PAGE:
Virtualization: Building specs for remote MACPHY

April 17, 2018
CableLabs recently launched the Remote MACPHY working group as part of its Distributed CCAP Architecture program in order to develop specifications to ensure the interoperability of MACPHY solutions when ...

CableLabs recently launched the Remote MACPHY working group as part of its Distributed CCAP Architecture program in order to develop specifications to ensure the interoperability of MACPHY solutions when deployed.

As the name indicates, the aim of remote MACPHY is to put both main functions of the CMTS/CCAP device - the MAC and the PHY - out into the access network. "Technically speaking, you (wouldn't) have anything in the headend that would resemble a CCAP any more," said Jon Schnoor, lead engineer, CableLabs wired technologies.

The first phase of the MACPHY project will see the MAC and the PHY in the node together as kind of a mini-CMTS self-contained in the node. Then in phase 2, the MAC and the PHY will be pulled apart again. The remote MAC core will be MAC functionality in software form, which could be installed anywhere in the access network - headend on a shelf, hub site, in a pedestal, etc.

"It gives operators flexibility," Schnoor said.

Phase 1 provides the shortest path to market, with the MAC and PHY together in the node. With this scenario, there are fewer interfaces than if the components were separate and will allow interoperability testing to begin sooner, Schnoor said. Each phase builds on what came before so that when the MAC is pulled out again, the functionality of the components is already there.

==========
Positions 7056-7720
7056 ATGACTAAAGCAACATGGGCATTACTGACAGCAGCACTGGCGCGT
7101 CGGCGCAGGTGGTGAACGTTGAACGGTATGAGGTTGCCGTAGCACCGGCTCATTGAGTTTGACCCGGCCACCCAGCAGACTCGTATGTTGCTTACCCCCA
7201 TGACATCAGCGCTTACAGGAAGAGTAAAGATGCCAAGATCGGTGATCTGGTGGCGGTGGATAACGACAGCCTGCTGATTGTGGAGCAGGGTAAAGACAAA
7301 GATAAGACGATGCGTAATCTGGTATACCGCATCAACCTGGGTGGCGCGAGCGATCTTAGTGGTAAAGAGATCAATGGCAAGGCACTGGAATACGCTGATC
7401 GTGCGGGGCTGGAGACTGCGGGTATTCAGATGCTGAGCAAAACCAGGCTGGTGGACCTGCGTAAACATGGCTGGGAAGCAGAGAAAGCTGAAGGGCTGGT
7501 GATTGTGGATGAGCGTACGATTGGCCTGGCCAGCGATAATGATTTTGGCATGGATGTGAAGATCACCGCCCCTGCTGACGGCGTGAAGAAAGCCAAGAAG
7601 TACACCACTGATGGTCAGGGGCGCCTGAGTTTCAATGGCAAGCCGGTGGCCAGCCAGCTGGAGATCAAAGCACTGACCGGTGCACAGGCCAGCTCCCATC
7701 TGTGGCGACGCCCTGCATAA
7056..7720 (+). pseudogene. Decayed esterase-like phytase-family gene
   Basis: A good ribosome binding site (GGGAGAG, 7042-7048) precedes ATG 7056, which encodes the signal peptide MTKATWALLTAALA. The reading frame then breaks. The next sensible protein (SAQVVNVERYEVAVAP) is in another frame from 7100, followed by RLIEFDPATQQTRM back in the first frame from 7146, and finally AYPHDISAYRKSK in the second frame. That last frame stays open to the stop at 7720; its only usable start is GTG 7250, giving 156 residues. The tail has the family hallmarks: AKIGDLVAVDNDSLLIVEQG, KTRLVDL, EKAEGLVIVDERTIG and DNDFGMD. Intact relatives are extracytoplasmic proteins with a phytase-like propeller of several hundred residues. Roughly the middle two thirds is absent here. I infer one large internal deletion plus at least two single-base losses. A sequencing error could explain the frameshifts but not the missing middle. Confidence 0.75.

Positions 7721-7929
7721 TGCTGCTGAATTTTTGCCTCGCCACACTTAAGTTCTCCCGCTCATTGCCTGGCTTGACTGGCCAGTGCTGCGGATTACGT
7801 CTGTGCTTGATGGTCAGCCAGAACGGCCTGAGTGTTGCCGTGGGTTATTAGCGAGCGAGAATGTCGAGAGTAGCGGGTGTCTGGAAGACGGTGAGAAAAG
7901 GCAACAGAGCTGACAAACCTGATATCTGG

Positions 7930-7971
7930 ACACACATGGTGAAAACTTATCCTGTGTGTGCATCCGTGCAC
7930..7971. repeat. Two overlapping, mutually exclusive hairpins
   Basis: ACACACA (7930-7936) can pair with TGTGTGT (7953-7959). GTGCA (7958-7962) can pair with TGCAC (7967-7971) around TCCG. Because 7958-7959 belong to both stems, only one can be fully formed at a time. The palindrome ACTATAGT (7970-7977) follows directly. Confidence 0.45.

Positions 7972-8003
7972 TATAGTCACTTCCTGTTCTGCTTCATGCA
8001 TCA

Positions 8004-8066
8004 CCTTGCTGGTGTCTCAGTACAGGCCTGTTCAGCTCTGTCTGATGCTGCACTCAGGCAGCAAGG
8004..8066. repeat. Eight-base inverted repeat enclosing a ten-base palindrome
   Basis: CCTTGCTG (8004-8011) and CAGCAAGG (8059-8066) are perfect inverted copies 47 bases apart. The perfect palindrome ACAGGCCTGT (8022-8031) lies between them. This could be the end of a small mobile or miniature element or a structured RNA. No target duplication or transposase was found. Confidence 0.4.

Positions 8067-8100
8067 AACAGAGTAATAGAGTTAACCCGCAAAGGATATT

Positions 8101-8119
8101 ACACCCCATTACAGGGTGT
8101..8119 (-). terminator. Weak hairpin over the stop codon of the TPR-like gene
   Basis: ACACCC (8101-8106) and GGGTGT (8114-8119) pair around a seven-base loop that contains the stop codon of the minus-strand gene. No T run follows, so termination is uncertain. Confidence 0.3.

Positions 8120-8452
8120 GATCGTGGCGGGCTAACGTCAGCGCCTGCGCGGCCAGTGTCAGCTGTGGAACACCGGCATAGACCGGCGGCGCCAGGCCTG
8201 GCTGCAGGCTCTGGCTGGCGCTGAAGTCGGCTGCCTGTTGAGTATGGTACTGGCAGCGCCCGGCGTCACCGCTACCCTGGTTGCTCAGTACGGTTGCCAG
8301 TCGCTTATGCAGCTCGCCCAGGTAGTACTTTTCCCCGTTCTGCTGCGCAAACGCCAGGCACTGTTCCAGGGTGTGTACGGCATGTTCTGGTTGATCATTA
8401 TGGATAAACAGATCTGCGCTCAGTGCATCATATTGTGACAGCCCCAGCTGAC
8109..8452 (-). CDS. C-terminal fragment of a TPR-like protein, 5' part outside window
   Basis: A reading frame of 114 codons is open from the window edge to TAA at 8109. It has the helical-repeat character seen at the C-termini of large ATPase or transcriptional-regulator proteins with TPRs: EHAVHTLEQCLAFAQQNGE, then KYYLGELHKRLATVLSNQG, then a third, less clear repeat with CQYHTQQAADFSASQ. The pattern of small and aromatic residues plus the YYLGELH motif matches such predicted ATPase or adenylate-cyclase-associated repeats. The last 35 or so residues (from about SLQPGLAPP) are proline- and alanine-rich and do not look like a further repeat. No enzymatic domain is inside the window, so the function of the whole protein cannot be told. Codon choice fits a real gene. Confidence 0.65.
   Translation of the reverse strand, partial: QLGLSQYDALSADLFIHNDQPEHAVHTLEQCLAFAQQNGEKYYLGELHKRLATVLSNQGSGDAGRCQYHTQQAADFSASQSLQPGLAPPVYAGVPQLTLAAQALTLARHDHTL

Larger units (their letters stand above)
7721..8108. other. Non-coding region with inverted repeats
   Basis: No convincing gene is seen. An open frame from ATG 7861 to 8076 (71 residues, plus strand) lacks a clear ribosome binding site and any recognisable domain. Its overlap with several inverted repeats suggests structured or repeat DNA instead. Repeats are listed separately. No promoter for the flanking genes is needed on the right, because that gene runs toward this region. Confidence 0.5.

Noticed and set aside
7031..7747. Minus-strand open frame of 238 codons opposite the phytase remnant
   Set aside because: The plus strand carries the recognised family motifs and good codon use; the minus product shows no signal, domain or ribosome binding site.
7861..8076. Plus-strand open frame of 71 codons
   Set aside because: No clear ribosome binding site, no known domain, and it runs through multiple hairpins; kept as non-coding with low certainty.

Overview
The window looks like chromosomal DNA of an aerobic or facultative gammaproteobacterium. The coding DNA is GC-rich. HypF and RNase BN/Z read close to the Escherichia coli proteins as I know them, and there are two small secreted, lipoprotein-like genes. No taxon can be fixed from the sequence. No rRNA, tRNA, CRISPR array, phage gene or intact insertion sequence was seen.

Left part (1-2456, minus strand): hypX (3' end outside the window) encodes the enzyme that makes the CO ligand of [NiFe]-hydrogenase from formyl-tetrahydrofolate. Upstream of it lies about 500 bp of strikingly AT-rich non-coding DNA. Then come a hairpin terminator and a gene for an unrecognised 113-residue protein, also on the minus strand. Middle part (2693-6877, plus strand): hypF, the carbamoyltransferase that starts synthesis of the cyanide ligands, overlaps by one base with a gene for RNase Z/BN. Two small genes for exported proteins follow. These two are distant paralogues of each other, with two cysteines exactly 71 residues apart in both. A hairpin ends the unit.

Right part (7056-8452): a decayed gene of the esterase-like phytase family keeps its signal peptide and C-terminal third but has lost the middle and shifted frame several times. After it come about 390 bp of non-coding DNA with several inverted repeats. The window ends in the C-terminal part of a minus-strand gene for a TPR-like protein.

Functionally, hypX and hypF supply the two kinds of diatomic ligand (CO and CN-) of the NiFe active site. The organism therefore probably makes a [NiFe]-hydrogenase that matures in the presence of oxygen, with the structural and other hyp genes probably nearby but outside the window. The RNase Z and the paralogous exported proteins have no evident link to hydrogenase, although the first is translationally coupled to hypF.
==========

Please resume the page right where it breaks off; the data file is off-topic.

The timeline is still being defined within the Remote MACPHY group. Right now, the discussion is centering on what the interfaces are that need specifications. Phase 1 should be well underway by the middle of the year.

"The plan is to hit major milestones each quarter so that in 2019, operators can hit the ground running with certain features," Schnoor said.

As for the benefits, aside from flexibility, distributed access and remote MACPHY bring the ability to provide the gigabit speeds users are demanding without the real estate and power requirements.

"Operators want to get out of the real estate business … to build out the infrastructure to support bandwidth needs (without a distributed architecture), they would have to double or triple their real estate. They don't want to do that," Schnoor said.

Remote MACPHY architecture also will allow operators to remove or replace analog optics in the access network with digital optics to extend the reach of the access and reduce costs. Ethernet can be used between the CCAP core and the PHY device, which removes the constraints of traditional cable and analog optics. Fiber amplifiers are not needed, and operators can increase access network distances and get better efficiency, Schnoor said.

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